development, however they are considered within normal
expectancy and pertinent to the gradual fulfillment of the
learning process.

100
90
75

70
60

Main mouse problems

52,2

50

50

100

Preliminary

42,9

Adaptiv e

40

90

36

30

80

20

70

% Children having problems

% children having problems

80

12,5

10

5

ye
ar
s

old

old
ye
ar
s
4

3

ye
ar
s

old

0

75,3

72,17

63,07

60
50

47,5

Preliminary
Adaptive

46,07

40
30,5

30

27,1
20,3

20

Figure 3. Mouse problems with adaptive games
10

As seen in Figure 3, regarding the difficulty the child
experiences when applying the newer mouse interaction to
respond to the activities, we notice that a significant
reduction in problems has occurred in comparison to the first
study at all levels and very significantly in three and five
years.
Furthermore, we can ascertain that problems diminish
with the increase in the age of the children due to greater
experience and a better development of psychomotor
abilities, data which was not so clear in the preliminary
study.
To keep on tracking the main problems when handling
the peripheral device under study, the main difficulties that
arose when moving the mouse were analyzed. Figure 4
shows the percentage of children that have problems with the
different interactions of the adaptive version (in black in
comparison with the results from the preliminary study (in
grey).
As we can see, the percentages derived from the
introduction of the adaptive version are 15.6%, 15.6%,
48.2% and 51, 87% (related to placing the cursor, clicking,
double clicking and dragging and dropping, respectively),
higher than those obtained from the non-adaptive evaluation
of the preliminary study. (Figure 4).
From the information shown in Figure 4, we can deduce
that adapting the type of interaction to the educational level
of children and introducing progressively an increased level
of difficulty in mouse interaction -the so-called intermediate
variations in table 1-, we should be able to reduce problems
and minimize the number of mistakes they make. Although
we can see there is a clear decrease in problems with point
and click (at this initial stage children are still learning how

0

Place

Click

Double-Click Drag & Drop

Figure 4. Main mouse problems

III.

CONCLUSIONS

Educational software targeting primary school learners
must comprise a set of features to fit the children’s level of
knowledge, interaction skills and adapt to their cognitive
needs and competencies. Due to their special characteristics
regarding cognitive and psycho-motor development, a chief
consideration should be also focused on the capacity to
function with this medium at early ages. Usability can be
consequently measured both by its functional utility and by
its design style, features ever so crucial with implementation
in very young learners.
In this sense, training is revealed as a powerful
enhancement which allows users to navigate and interact
with the content progressively, requiring attention on
interaction with the input device. Results of the evaluation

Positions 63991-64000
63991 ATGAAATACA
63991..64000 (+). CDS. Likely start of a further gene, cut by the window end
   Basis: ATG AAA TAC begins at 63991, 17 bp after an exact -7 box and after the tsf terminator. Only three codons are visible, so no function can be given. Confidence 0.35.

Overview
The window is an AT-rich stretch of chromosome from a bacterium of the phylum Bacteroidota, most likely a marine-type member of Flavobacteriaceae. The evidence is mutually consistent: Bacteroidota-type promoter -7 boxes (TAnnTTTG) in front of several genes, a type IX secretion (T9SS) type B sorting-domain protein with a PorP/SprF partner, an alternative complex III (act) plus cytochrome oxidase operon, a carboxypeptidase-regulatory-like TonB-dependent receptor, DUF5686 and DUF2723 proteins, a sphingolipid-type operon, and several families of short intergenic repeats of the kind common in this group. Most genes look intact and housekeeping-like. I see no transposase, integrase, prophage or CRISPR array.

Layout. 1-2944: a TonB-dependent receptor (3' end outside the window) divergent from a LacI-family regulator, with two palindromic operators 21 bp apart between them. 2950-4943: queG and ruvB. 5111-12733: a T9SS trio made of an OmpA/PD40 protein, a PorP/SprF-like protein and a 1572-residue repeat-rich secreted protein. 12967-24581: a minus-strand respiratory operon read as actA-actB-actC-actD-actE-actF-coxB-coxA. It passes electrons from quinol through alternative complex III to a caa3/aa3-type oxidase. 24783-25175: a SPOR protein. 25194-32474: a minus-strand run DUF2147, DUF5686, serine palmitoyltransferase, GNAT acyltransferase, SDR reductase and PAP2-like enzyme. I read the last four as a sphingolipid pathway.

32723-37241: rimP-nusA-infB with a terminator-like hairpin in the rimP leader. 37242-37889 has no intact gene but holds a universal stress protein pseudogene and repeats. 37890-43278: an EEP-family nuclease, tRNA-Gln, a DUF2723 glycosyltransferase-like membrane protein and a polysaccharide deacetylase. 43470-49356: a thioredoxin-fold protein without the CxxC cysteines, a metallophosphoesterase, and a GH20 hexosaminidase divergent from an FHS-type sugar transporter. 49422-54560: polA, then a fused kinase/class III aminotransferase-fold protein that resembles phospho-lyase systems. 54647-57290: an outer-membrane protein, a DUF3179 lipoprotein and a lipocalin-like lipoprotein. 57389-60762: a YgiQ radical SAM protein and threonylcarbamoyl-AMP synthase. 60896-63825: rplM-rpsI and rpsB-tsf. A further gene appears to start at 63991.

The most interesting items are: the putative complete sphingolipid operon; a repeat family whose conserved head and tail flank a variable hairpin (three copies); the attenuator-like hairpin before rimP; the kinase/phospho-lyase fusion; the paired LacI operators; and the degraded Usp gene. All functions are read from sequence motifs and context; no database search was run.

sessions with the hypermedia system could easly be assumed
and generalized to other systems applied to young learners.
With this purpose in mind, empirical testing with preschoolers on site renders valuable information like
determining efficiency correctors needed to enhance
individual learning.
From the results we can state that by introducing
intermediate variations for learning how to use the mouse
and adapting these variations to the dexterity of the children
we can minimize the number of mistakes made with the

496

mouse and increase learning, especially at early ages due to
their developmental stage.
Thus, the questions that arise in empirical research
provide clues as to what makes a good design and is
therefore considered the most valid way of integrating
technology suited to such an early age group
IV.

[8]

[9]

[10]

FURTHER DEVELOPMENTS

Nowadays, devices such as mobile phones, PDAs, tablet
PCs, and touchpad Computers or EeePC Top are fully
integrated into our society. They are making debuts in
classrooms alongside digital boards. Users interact with these
mobile devices by directly touching the screen or with
handheld optical pencils. There are already several research
studies analyzing the usability of these new consumer
interfaces [20][21][22]. In an effort to extend the intelligent
tutor of SHAIEX towards a completely personalized format
of education which respects the individual characteristics of
the user, we are currently working on the adaptation of
SHAIEX presentation and interaction styles to the mobile
device so that interaction modes allow for expedient
communication with the educational software.

[11]
[12]

[13]

[14]

[15]

ACKNOWLEDGMENT
Patronage is provided by the Regional Government of
Extremadura (Consejería de Infraestructura y Desarrollo
Tecnológico), Spain. Also, our appreciation to the children,
their teachers and school authorities for allowing us carry
out the evaluation of the system with enhanced graphic
design for young users.

[16]

[17]

[18]

REFERENCES
[1]
[2]

[3]

[4]

[5]

[6]

[7]